- Avoiding opioids: Opioids, such as morphine, can decrease testosterone levels. People should discuss stopping opioid use with a healthcare professional.
- Avoiding xenobiotics: These compounds can mimic hormones. People should avoid using BPA plastics and phthalates and may wish to use organic ingredients.
The main difference between testosterone boosting supplements and testosterone replacement therapy (TRT) is that supplements are available over the counter and contain vitamins and herbs, whereas TRT is a medical treatment containing testosterone that trained healthcare professionals provide.
Healthcare professionals may
Testosterone-boosting supplements also have side effects, and research has not found these products to be effective.
Additionally, people who receive TRT do so with the supervision of a healthcare professional, who can notice and treat any unexpected side effects. People who use testosterone supplements do not have the benefit of healthcare professionals administering FDA-regulated and -approved treatment.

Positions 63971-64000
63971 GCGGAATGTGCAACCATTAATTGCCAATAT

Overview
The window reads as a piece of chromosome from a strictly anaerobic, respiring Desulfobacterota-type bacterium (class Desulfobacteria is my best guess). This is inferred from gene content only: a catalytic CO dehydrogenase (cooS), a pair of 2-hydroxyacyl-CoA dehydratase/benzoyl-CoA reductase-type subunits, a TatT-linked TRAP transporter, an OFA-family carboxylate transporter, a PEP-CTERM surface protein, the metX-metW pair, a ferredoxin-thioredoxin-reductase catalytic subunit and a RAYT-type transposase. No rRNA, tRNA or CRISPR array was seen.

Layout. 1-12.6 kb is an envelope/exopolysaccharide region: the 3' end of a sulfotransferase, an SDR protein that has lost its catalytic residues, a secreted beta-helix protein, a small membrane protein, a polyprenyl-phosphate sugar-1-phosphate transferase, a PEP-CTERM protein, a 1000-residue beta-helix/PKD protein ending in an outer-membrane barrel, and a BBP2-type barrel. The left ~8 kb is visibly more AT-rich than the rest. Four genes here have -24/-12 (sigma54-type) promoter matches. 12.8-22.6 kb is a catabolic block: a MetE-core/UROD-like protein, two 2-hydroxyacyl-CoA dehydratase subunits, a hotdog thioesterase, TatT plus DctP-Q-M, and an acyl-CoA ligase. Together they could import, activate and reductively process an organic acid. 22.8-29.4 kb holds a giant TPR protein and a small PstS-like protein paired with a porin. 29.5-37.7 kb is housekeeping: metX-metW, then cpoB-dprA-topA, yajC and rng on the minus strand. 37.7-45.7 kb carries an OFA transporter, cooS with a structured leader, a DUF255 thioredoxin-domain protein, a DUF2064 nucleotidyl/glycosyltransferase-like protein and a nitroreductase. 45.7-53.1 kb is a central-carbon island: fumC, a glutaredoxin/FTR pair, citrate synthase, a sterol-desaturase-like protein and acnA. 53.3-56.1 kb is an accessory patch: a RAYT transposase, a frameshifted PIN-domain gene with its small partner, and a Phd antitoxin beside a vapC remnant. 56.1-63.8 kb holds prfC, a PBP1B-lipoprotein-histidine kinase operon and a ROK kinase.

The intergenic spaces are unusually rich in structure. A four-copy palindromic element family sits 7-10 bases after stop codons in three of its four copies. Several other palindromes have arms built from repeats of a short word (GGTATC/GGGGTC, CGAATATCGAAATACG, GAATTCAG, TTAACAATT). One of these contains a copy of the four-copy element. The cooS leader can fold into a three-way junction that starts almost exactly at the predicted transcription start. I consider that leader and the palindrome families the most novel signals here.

Here we answer some common questions about these products.
Can supplements boost testosterone?
Although testosterone boosters claim to increase testosterone levels, research does not back these claims.
What are typical testosterone levels?
Both males and females produce testosterone. Males will typically have higher levels of testosterone than females, and hormone levels change throughout a person’s life.
The typical testosterone range for males is 300–1,000 ng/dL.
Testosterone boosters are available to purchase over the counter. However, the FDA does not regulate these products, and there is not enough evidence to suggest that they are effective in increasing testosterone levels.
Some lifestyle changes, such as maintaining a moderate body weight, eating a healthy and balanced diet, and exercising regularly, may help a person increase their testosterone levels.
People who believe they may have low testosterone should contact a doctor, who can perform tests and prescribe treatment if necessary.